DVIDS – News – Do you have goats? A different approach to managing invasive species.
Invasive species are increasingly invading our natural landscapes. These invasive plants can upset the delicate balance of the existing ecosystem by crowding out our native tussock-like grasses for space and resources and smothering the existing vegetation on our grasslands. Over the years, Sericea Lespedeza has encroached on open grassy habitat, fencerows, drainage basins, and the shores of lakes and rivers on US Army Corps of Engineers land. These invasive species have been eradicated in the past, with limited success.
Sericea Lespedeza is a very aggressive and drought resistant perennial. Originally native to Asia, it was introduced as a forage crop in the United States in the 1930s and has completely outgrown the natural habitat ever since. The best way to control this invasive plant is to prevent seed production and try to control it before it flowers and releases seeds.
Although much research has been done to document invasive species, little research has been done on effective control methods. Methods of controlling invasive plant species vary widely and may include: chemical control through the use of herbicides, mechanical control through prescribed burning or mowing of affected areas, or biological control through the introduction of a species that preys on the invading species in some way. This is where four-legged friends with big appetites come to play.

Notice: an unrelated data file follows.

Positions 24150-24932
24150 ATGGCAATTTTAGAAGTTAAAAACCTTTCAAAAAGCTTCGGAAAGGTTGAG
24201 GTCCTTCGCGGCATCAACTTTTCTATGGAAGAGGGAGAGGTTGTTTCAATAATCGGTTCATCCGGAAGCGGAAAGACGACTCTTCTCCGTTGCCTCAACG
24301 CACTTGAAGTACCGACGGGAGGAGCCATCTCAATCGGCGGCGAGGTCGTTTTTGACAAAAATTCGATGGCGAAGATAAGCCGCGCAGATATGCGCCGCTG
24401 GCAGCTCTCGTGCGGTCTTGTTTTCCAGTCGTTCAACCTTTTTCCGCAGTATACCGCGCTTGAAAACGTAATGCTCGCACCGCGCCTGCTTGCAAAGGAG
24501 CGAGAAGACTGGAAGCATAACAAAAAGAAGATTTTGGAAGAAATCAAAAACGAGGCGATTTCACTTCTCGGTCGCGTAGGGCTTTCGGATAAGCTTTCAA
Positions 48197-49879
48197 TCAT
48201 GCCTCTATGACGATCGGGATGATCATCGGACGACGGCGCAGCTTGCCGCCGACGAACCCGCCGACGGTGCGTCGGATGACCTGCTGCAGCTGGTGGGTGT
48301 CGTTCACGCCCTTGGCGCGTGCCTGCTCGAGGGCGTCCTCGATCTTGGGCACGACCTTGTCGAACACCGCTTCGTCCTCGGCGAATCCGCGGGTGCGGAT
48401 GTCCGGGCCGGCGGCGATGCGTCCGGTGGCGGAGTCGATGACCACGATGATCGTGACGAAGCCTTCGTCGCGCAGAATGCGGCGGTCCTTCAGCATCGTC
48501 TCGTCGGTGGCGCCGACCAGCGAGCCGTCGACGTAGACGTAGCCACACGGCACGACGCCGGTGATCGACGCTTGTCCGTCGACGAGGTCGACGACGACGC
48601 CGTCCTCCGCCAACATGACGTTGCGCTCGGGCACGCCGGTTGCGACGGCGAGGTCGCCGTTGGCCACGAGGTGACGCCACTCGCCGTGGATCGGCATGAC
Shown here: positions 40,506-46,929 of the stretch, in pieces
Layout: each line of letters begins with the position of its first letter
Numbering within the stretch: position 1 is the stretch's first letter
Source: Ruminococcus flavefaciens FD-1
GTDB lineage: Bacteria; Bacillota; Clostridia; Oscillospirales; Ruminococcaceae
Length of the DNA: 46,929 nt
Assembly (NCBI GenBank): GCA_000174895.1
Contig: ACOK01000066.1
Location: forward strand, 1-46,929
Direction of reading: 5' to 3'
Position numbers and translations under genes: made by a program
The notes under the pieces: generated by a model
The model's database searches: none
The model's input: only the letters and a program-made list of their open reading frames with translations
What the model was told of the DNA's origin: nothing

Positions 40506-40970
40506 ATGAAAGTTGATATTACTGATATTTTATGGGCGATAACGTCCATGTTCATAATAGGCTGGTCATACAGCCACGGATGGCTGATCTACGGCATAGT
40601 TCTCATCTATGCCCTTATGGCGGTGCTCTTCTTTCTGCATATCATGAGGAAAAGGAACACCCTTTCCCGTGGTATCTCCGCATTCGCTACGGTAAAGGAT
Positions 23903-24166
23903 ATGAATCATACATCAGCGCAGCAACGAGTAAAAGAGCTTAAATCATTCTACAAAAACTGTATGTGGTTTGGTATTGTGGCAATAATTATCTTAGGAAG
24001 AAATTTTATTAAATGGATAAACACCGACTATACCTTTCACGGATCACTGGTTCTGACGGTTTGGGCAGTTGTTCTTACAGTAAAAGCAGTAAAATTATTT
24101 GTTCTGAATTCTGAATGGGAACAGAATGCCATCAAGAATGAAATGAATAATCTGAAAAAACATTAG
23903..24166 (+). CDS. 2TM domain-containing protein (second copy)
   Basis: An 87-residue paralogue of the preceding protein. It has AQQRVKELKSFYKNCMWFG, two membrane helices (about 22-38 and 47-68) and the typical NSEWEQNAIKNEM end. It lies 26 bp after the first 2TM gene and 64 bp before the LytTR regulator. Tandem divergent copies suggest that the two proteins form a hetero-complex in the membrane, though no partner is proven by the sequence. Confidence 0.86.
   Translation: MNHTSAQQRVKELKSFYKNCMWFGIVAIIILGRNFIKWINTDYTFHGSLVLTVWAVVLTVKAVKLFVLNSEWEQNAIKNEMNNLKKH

The USACE Tulsa District is trying something different to reduce the use of chemical applications at the project level. The practice of invasive plant species management, using goats as a means of biological control, is underway at Fall River Lake and John Redmond Reservoir in Kansas. “The current landscape in these areas will allow goats to maintain the Sericea Lespedeza and existing grasslands with minimal damage to the landscape and without the application of chemicals,” says Christopher Wright, contract specialist for the Tulsa District.
A contract was awarded for the goats to graze on a designated area to aid in the removal of invasive species. The majority of Sericea Lespedeza was maintained at a level that goats would normally graze. The current grass is grazed at a height of about half the current height, including the flower of the plants, before going to the seed heads. Grass height is closely monitored by the goat manager to ensure consistent management of the grazing area.
“The contract was awarded to use goats to assist with invasive species management to reduce the use of chemical application methods.” said Eugene Goff, operations project manager for the Kansas region.
So why goats? Goats have a unique characteristic that sets them apart from almost all other types of livestock. They prefer to eat brush and weeds than grass because they are browsers. They can also control invasive weeds without disturbing the soil. Using goats to control invasive plant species is preferable to other biological control methods, such as insect releases, because the movement and spread of captive livestock can be more easily controlled and does not pose a risk of secondary invasion, and let’s face it, who I wouldn’t mind watching these cute dudes work.
Seeing the progress that has been made in just three weeks is very impressive. You can look at the fenced area and see where the goats have already gone, it looks like it has just been mown compared to the sections where they have not yet gone.
Currently there are goats grazing in the Fall River and John Redmond projects. The current schedule is to have goats work for 30 calendar days in designated weed control areas. The results will be evaluated once the contract period is over. “The way forward will be reviewed for future contract options, to have a base offering with option years to use goats for expanded/enhanced invasive species management practices in the Kansas area of the Tulsa District .” Says Eugene Goff.
|Date posted:||14.09.2022 10:46|
|Location:||KS, United States|
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